Having an estate plan is more than just having a will

MBA Financial StrategistsLatest ArticlesHaving an estate plan is more than just having a will

Having an estate plan is more than just having a will

There seems to be a common misconception that having an estate plan is for wealthy people. Wrong. Having an estate plan is for everyone. It is about being prepared, minimising risk and making sure your loved ones receive the benefit of your estate.

Today, there are many factors which influence an estate plan. Simply having a will may not be enough for your estate to pass to your loved ones. Often, the starting point is to determine what estate assets and non-estate assets you own. It is common for mum and dad to think they own a particular asset, only to learn that their family trust in fact owns the asset.

What is an estate asset?

An estate asset is an asset held in your own personal name. Examples of estate assets include real property held in your personal name or an interest as tenants in common, bank accounts, vehicles and shares.

Estate assets are dealt with in accordance with your Will.

What is a non-estate asset?

A non-estate asset cannot be dealt with in accordance with your Will. Non-estate assets may be assets owned:

  1. as joint tenants;

  2. by your self-managed superannuation fund;

  3. by your family discretionary trust;

When dealing with a non-estate asset, your estate plan can often be tailored so that the control of any non-estate assets is passing to your loved ones.

What happens to property owned as joint tenants?

The right of survivorship applies to property held among individuals as joint tenants. This means that upon the death of one of the owners, full ownership of the property will automatically revert to the surviving owner. The property will not form part of the deceased owner’s estate.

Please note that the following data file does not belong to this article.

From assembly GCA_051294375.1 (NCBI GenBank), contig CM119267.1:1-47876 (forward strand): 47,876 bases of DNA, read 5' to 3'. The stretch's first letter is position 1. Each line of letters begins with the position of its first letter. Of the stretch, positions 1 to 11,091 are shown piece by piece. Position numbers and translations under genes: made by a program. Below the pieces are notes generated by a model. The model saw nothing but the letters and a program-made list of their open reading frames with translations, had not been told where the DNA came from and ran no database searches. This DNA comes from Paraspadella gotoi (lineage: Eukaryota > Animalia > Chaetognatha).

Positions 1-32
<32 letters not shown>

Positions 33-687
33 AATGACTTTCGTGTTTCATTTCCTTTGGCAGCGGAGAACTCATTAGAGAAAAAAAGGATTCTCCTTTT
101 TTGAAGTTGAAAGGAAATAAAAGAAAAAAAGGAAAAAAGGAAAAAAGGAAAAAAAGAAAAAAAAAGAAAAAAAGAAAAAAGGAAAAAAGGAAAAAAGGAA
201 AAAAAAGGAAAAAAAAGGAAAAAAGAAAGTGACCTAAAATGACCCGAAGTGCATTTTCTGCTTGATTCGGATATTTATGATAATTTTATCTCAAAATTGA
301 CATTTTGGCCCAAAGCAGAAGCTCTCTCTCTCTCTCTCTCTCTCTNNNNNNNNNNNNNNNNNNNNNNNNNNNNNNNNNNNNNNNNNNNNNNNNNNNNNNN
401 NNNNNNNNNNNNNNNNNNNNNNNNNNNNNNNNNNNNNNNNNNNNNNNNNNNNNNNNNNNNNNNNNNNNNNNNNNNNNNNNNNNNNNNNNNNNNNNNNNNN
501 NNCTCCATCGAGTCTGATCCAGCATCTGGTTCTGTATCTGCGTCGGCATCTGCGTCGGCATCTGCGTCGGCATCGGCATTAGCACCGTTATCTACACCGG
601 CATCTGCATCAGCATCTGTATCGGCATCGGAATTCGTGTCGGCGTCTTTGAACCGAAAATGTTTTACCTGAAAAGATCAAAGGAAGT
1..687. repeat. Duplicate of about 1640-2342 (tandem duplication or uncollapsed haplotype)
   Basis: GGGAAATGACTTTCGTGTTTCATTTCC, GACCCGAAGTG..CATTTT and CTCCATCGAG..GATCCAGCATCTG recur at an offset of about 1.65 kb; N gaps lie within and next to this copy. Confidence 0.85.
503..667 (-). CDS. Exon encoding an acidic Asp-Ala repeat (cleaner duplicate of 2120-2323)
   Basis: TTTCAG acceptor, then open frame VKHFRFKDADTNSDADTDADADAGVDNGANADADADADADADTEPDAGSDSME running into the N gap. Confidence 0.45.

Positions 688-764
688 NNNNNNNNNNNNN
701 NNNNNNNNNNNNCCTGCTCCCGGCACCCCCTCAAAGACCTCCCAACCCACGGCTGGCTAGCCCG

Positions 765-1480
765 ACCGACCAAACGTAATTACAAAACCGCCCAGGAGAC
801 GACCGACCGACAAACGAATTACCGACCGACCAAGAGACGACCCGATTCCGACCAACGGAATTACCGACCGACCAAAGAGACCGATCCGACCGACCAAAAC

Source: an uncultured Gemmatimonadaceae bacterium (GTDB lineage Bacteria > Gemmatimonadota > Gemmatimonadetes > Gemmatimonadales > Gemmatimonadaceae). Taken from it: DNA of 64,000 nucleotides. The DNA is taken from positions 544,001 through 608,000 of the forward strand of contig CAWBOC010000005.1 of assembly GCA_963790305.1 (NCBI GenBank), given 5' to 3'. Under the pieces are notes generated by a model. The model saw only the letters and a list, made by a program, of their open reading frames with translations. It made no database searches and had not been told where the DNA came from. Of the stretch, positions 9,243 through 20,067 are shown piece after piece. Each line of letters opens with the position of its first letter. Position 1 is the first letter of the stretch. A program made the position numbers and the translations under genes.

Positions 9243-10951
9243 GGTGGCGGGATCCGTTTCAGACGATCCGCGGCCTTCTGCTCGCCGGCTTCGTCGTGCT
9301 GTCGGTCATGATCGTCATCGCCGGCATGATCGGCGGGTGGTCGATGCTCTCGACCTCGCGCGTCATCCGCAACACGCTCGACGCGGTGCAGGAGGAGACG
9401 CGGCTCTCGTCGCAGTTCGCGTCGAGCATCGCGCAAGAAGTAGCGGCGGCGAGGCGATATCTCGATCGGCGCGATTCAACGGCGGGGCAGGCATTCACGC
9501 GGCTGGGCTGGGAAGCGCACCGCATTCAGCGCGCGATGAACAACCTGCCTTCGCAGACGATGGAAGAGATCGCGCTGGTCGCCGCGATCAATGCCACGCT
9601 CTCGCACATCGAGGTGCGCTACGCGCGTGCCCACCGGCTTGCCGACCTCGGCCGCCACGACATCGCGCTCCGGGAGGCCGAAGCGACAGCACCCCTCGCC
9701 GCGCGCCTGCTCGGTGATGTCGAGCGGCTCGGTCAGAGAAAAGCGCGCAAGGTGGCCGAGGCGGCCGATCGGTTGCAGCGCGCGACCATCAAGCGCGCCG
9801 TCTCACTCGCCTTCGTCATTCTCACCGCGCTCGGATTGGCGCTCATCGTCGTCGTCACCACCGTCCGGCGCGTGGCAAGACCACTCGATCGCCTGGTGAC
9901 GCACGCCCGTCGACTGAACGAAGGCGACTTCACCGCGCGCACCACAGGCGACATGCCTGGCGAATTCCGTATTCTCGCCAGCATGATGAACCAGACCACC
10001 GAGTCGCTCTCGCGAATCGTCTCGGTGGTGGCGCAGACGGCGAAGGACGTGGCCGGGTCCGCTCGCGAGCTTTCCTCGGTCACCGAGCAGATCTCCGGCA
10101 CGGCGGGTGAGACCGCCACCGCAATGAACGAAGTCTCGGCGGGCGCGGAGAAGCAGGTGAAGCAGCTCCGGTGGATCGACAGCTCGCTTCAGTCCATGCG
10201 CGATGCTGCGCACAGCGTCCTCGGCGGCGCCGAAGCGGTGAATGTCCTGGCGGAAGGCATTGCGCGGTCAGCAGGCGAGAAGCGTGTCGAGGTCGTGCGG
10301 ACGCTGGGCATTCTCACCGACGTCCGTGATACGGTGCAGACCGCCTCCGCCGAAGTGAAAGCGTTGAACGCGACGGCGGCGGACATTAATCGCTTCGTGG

In your estate plan, if you do not wish for the right of survivorship to apply, steps can be taken to sever a joint tenancy, so that the property is held as tenants in common. This will ensure that your interest in the property flows to your estate.

What happens to your superannuation?

Superannuation is separate to your estate, therefore, it is not automatically distributed in accordance with your will. Without an estate plan, the trustee of your superannuation fund will decide which dependents to pay your superannuation to. However, with a plan, you can control which dependents your superannuation is paid to, via a binding death benefit nomination. There are strict compliance issues which impact whether a binding death benefit nomination is valid.

What happens to assets held by a discretionary family trust?

Trust property will not form part of your estate as the assets are owned by the trust itself. Without an estate plan, assets held by these separate legal entities may not pass to your loved ones. With a plan, you can transfer the control of these assets to a specific person. If you are concerned about assets held in a separate legal entity, it is imperative that you have your trust and company documentation reviewed and seek advice on how the transfer can be incorporated into your estate plan

What happens to life insurance?

If you have taken out a life insurance policy to ensure that your loved ones continue to enjoy their lifestyle in the event of your passing, it is important to consider how this policy has been established. If a beneficiary has been nominated on the policy, the life insurer must pay the beneficiary directly, which means that the proceeds will not form part of the insured’s estate.

An effective estate plan means considering and appreciating all aspects of a person’s life. 

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Written by Chloé Kopilovic, Lawyer at Ferguson Cannon Lawyers. Reproduced with permission of Chloé Kopilovic. This article was originally published at www.australianestatelawtoday.com.au


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